A crowdfunding page set up to raise money for a homeless man who rushed inside Manchester Arena to help terror attack victims has collected more than £25,000 in just hours.
Chris Parker, 33, was hailed a “true hero” after he told of how he held a dying woman in his arms following the suicide bomb explosion on Monday night.
The rough sleeper said he was outside the concert venue waiting to ask people for spare change as they left the Ariana Grande gig.
He was knocked to the floor with the force of the blast, but rushed back inside the building to help victims.
A member of the public, Michael Johns, set up a Gofundme page after hearing Mr Parker speak of his experience of the attack, which hit its initial target of £1,000 within minutes.
Mr Johns said: “Like many others, I have been horrified by the news from Manchester.
“Amongst the sad details one story has stood out for me and compelled me to make an effort to help one of our most vulnerable in society who showed great selflessness and courage.”
Around 300 people donated money within the first hour, along with messages of support for the rough sleeper.
Less than 24 hours later, the number of donors had risen to 2,200 – raising a total of more than £25,000.
Posting an update on the page, Mr Johns said he had made contact with a homeless outreach service that is in touch with Mr Parker, and hoped to be able to speak with him in due course.
“I can't ignore that despite a target of [£]1000, you amazing people have sent it storming past 20,000 in little under 12 hours,” he said.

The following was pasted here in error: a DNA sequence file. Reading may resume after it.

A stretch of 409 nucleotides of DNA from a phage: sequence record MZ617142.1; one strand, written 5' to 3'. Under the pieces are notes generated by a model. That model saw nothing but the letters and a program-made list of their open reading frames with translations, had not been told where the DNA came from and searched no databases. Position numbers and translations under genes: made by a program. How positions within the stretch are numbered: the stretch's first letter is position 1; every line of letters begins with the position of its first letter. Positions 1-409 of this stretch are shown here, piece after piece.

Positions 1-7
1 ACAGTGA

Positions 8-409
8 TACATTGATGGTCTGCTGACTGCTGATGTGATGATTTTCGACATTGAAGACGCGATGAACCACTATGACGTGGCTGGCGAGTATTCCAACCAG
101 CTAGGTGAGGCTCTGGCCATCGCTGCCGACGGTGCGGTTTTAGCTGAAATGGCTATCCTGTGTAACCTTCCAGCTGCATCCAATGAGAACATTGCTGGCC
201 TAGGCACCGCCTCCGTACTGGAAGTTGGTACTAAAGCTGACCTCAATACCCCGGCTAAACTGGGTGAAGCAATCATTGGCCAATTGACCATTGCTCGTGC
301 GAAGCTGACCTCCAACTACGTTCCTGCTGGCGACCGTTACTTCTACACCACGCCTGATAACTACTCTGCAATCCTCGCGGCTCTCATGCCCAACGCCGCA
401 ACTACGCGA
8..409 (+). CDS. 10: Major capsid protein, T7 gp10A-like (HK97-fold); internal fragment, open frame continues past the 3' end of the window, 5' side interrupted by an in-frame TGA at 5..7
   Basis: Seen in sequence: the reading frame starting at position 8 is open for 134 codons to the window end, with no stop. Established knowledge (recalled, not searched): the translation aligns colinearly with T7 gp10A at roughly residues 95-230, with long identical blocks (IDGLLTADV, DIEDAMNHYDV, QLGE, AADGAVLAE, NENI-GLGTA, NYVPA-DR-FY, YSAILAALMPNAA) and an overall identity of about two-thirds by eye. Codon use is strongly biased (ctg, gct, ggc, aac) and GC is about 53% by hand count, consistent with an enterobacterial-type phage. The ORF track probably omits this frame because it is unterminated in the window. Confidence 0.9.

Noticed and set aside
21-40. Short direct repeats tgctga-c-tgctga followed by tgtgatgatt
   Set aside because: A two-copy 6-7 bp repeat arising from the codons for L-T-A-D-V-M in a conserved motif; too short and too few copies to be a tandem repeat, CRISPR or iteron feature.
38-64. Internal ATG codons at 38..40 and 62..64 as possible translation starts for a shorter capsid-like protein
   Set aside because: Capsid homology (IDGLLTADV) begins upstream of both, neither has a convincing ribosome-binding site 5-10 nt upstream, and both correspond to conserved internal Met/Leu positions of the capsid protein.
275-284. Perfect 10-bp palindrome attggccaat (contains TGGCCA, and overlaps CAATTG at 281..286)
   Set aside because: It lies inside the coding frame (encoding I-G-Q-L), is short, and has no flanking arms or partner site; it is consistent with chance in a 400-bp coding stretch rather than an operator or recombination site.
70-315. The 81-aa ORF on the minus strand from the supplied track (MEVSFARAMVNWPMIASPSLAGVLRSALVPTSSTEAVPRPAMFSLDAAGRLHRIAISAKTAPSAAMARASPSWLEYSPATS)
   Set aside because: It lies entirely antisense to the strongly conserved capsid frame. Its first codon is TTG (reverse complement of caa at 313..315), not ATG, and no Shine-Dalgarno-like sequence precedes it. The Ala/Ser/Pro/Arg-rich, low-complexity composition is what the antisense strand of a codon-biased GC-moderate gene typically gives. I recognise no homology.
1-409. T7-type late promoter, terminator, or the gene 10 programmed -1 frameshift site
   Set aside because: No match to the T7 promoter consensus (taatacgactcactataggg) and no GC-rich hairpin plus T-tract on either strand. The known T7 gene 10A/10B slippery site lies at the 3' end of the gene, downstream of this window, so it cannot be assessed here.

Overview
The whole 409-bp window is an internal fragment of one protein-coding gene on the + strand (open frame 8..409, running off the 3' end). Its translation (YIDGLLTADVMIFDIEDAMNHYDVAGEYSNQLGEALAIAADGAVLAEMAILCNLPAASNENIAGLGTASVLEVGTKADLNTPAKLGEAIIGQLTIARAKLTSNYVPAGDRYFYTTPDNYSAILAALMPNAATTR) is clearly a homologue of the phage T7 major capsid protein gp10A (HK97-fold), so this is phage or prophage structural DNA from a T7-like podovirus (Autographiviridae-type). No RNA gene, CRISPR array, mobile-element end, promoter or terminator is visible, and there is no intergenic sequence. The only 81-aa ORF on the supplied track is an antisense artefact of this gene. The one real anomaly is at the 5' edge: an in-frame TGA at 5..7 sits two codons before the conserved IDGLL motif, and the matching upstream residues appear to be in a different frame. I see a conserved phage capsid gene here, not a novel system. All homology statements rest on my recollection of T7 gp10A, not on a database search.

“I really hope we manage to make contact with Chris so he can really grasp the level of gratitude we feel towards him as a nation.”
The money raised on the crowdfunding site will go towards securing accommodation for Mr Parker, he said, whether permanent or temporary.
Donating to the cause, Shorna Gumbley said: “I speak for the world when I simply thank you for your bravery. You are a hero and you fill my heart with hope for humanity.
Another donor, Jessica Tunley, said: “The horrors you have seen can't be erased. Your bravery and compassion will never be diminished. Thank you, Chris.”
Speaking to the media, Mr Parker described how he first helped a girl who had lost her legs in the blast, before helping the dying woman who had suffered serious leg and head injuries.
“Everyone was piling out, all happy and everything else. As people were coming out of the glass doors I heard a bang and within a split second I saw a white flash, then smoke and then I heard screaming,” he said.
”It knocked me to the floor and then I got up and instead of running away my gut instinct was to run back and try and help.
“There was people lying on the floor everywhere.
A number of other funding pages have been set up for a second homeless “hero” named Steve, who was sleeping near the arena on the night of the attack.
He told broadcasters of how he pulled “nails out of children’s faces” after rushing to the scene.
The rough sleeper has since been offered a roof over his head for six months by the co-chairman of West Ham United.
In a separate fundraising campaign, members of the public raised more than £750,000 for the victims of the attack in the space of just a few hours.
The crowdfunding page set up by the Manchester Evening News has received support from over 32,400 donors, and its target has since been raised to £1m after surpassing the initial target of £5,000 in just one hour.
Some 22 people were killed after the lone suicide bomber targeted music fans at the concert on Monday.
At least 59 other were injured, including several children.
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